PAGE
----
‘I Don’t Want My Writing to Be Charming’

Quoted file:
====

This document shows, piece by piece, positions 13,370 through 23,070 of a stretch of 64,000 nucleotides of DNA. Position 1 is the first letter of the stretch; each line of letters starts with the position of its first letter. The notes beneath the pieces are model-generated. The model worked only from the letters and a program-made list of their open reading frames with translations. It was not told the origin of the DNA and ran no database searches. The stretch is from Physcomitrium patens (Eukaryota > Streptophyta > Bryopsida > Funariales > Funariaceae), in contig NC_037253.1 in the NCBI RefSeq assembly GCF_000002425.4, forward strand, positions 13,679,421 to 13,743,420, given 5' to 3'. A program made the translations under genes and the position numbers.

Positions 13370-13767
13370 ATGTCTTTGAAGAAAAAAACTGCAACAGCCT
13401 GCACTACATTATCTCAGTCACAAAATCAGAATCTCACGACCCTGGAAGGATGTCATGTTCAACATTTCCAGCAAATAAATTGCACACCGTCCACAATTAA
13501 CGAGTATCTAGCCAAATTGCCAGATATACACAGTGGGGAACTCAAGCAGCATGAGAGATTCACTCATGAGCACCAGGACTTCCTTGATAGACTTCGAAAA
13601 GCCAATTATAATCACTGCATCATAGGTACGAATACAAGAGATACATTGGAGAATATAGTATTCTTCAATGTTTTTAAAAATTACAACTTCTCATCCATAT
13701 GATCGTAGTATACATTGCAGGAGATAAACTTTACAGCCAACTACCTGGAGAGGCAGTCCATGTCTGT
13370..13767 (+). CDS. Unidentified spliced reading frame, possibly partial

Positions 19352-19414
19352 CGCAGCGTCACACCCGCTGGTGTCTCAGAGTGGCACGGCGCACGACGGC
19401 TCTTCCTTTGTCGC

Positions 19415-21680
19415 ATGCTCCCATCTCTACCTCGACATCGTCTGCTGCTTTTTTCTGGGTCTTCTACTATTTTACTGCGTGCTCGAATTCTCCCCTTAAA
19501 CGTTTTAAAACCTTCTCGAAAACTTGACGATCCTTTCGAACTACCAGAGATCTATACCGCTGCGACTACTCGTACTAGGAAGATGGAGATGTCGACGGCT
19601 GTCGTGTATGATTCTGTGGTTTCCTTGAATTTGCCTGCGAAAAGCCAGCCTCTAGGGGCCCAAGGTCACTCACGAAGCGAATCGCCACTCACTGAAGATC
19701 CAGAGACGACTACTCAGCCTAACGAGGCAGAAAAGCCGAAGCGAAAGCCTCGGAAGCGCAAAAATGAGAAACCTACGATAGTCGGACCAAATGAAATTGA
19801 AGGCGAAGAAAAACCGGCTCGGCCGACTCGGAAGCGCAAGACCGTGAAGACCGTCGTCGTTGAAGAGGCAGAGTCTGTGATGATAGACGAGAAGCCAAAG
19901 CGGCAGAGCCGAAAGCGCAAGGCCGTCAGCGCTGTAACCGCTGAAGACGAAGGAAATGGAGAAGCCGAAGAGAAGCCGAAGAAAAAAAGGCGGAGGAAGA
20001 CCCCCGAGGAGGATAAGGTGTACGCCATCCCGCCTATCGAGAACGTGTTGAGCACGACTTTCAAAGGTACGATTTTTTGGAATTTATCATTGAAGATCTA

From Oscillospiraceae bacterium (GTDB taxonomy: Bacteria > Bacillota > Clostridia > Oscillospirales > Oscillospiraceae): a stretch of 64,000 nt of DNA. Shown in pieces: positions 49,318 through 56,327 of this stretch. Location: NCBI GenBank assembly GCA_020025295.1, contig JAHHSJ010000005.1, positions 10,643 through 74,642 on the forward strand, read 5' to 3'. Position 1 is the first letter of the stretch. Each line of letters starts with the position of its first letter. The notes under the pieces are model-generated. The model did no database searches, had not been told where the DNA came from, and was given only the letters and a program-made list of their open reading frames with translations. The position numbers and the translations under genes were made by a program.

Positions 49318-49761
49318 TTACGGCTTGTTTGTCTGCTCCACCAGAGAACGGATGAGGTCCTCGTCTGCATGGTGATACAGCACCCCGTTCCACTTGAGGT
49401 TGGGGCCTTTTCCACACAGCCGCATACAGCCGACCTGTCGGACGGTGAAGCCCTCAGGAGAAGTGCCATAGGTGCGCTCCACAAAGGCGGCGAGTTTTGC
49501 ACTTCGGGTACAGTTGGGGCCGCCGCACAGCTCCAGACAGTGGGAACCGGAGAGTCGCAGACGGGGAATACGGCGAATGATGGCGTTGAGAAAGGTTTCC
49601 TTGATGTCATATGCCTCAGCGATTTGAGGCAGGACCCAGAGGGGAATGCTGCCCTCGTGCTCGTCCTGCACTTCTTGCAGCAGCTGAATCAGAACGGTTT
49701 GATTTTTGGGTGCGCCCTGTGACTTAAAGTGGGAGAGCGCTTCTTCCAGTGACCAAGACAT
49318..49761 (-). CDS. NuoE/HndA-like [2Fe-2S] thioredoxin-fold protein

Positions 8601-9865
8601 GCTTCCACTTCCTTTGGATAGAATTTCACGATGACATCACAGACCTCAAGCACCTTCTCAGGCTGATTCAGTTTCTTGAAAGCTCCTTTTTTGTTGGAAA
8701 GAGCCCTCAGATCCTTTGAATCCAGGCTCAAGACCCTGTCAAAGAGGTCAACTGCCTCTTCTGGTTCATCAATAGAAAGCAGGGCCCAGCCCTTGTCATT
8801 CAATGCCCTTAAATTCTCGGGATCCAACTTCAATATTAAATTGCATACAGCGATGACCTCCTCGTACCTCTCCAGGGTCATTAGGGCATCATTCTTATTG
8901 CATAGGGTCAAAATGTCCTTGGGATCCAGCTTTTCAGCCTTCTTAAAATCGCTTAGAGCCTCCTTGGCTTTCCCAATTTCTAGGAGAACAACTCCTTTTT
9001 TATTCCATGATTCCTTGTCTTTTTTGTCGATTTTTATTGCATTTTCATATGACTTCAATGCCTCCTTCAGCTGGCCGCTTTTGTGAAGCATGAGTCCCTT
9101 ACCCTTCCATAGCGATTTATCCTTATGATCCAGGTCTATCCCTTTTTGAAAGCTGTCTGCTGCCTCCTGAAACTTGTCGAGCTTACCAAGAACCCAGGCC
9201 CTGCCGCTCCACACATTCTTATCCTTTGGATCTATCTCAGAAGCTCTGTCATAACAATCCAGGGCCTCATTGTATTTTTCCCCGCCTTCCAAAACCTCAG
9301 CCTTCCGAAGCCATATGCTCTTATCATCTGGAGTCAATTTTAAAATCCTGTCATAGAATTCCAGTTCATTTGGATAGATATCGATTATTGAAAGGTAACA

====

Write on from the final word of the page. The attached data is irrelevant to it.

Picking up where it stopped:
Late one November evening in her Oslo apartment, the Norwegian novelist Linn Ullmann told me a terrific story. We had been speaking for four days — in the apartment; in her writing studio; in restaurants and taxis; on the streets of Oslo — about her life and her art. We had surveyed the 20 years she has spent writing novels — the latest and sixth, “Unquiet,” appears in the United States this week — novels that have made her a household name in Scandinavia and are published in 35 languages; we had traced her winding path from birth in Oslo to a succession of schools in New York City (Juilliard, when she was dancing; Professional Children’s School, when she was modeling; New York University, when she was pursuing undergraduate and graduate degrees in literature), a city where she supposed she would make her life; and we had discussed Ullmann’s return to Oslo, where, now 52, she has lived for 30 years, and raised four children with her husband, the poet, novelist and playwright Niels Fredrik Dahl. The terrific story she told me that evening involved her late father and a phone call he made toward the end of his life. Ullmann’s telling of it was occasioned by a question I asked about long marriages, what she thought helped them flourish and endure. She and her husband, married nearly 20 years, have a gentle way with each other: Dahl’s hand would briefly come to rest on Ullmann’s shoulder; Ullmann’s feet would find Dahl’s lap at the end of a dinner party. The terrific story Ullmann told about her father and the phone call spoke sweetly and, I thought, meaningfully to that question. And yet it was also — Ullmann made clear, when she came to its conclusion — as far as she was concerned, not a terrific story: rather, an anecdote, one of many she has accumulated across her long, unusual life. But it was not the sort of story that she tells in public. More important, it was not the sort of story she exploits in her fiction. “I can’t stand anecdotes,” Ullmann said, cross-legged on her couch beneath a framed Alexander Calder lithograph, her voice rising at the end of her sentence as if to chase the final word away. “How do you define them?” “A story,” she said, “that’s good for dinner parties. I have thousands.” Such stories can be charming, I offered. That, Ullmann made clear, was the problem. “There was an old Danish poet,” Ullmann said, her fluent English inflected with round Norwegian vowels, “whom I interviewed in my early 20s. He and I talked about up-and-coming Danish writers. What about this writer? What about that writer? ‘This one,’ he said, ‘would be good if she wasn’t so charming. A writer ought not to be charming.’ ” “He was speaking of the person or their prose?” “The prose,” Ullmann said, pausing. “I […]

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